Chantilly is home to 2 castles- the 1400s Petit Chateau and the 1800s Grand Chateau. They perch in an expansive park that has a formal garden, large water ponds, cascades, and an agrestic village that reimagines the yesteryear countryside’s everyday life. The estate also features the Great Stables, the Chantilly Racecourse, and the Condé Museum that houses one of France’s largest collections of old paintings after the Louvre.
Chateau de Saumur (Saumur Castle)
Chateau de Saumur’s symmetrical architecture gives off a strong Walt Disney vibe. First built in the 10th-century, it has seen it all, from majestic fortress to army barrack to prison. Today, the castle houses the Museum of the Horse. Given its location on a hill southeast of the city center, you will be afforded picturesque views of the Loire River from the castle’s dungeon and Saumur Old Town. You can attend any of the equestrian shows, special events, and exhibitions that are often organized here.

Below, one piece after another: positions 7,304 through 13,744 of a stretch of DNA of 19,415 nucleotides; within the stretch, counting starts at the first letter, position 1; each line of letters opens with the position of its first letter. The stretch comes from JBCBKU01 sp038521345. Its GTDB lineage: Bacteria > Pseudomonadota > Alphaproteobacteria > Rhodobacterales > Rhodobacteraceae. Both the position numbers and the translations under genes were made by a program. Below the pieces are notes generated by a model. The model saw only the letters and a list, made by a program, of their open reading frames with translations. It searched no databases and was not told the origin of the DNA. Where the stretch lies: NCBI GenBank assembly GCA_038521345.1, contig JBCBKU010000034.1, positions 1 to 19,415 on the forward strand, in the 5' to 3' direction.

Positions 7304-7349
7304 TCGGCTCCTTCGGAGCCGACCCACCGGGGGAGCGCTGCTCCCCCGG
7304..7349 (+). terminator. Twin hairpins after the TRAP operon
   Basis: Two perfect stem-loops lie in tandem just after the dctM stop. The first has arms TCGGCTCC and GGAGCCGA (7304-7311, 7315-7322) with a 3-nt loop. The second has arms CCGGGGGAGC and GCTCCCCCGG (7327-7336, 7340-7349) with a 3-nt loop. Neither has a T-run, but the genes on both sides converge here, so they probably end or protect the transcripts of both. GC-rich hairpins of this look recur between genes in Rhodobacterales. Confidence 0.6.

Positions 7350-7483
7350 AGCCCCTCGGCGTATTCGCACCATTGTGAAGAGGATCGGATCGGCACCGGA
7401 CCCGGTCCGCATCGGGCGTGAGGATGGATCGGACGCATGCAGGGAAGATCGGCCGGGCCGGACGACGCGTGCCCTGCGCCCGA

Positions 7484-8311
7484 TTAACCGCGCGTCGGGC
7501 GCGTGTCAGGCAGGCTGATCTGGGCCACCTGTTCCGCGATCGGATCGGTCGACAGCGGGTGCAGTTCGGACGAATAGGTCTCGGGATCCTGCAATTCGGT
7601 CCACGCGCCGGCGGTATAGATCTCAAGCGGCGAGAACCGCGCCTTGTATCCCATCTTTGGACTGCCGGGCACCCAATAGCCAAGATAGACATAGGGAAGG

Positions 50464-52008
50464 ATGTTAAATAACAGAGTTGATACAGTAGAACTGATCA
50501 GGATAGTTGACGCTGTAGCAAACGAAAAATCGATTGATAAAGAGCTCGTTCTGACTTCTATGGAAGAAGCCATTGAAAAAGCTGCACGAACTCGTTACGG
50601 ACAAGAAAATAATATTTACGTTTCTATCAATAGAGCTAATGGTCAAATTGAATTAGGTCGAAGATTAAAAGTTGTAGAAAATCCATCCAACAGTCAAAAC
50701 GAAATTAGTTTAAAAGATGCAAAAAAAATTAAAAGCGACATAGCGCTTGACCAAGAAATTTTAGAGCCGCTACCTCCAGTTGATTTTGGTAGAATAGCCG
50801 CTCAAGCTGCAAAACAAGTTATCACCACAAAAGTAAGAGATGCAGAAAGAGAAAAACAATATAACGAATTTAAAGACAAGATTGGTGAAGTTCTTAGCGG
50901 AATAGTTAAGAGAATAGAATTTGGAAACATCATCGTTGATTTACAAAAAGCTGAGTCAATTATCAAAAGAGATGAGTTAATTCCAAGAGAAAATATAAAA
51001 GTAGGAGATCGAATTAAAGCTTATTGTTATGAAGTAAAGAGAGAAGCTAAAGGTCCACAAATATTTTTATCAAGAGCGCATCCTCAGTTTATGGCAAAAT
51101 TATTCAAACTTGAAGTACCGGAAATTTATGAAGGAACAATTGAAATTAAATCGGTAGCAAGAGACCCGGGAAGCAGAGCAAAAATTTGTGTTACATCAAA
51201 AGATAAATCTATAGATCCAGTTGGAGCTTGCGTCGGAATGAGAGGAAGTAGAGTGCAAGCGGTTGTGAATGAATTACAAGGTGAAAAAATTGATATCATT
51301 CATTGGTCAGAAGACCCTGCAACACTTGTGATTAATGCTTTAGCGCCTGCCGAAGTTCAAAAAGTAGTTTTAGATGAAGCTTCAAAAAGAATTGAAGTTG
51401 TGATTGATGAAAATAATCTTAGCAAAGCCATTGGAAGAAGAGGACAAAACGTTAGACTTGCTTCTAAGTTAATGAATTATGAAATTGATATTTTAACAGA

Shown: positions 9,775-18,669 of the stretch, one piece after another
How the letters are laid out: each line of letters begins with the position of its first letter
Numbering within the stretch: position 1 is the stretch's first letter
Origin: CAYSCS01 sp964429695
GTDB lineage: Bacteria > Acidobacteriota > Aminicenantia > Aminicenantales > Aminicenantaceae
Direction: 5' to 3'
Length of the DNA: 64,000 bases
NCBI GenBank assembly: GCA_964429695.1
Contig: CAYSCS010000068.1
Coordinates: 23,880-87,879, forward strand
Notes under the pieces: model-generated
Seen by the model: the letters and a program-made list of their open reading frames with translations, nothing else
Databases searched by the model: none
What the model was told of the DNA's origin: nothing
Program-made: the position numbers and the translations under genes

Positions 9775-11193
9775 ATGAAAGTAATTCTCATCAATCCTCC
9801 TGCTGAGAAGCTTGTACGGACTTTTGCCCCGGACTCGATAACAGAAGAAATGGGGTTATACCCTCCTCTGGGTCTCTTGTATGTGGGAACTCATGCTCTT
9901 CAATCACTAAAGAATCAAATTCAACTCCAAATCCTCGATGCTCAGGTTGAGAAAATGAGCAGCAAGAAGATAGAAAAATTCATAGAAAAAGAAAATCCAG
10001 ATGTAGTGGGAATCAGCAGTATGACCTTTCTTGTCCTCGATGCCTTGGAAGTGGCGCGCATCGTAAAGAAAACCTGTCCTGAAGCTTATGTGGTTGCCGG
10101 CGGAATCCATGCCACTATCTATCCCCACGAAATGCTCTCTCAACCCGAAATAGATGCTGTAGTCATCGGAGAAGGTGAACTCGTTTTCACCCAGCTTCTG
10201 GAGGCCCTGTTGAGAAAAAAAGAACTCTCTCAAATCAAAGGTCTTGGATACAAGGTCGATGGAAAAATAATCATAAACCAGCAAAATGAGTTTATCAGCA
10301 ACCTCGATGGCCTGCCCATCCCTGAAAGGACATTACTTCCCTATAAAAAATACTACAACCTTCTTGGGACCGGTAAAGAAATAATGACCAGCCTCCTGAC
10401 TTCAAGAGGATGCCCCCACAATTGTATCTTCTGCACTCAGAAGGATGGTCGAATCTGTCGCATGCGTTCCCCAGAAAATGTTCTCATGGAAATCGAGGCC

This list of the most beautiful French castles might look short to those who understand France’s rich history. The country has more than 40,000 castles and fortresses that date far back as between the 9th and 21st-centuries. Whether it is Cheverny, Fontainebleau, or Chambord, French castles will take you for a joyous ride back into time. These chateaux have impressive architectural finesse that reveals the ingenious talent and skill of bygone artisans. A visit to any of them will surely add color to your holiday in France.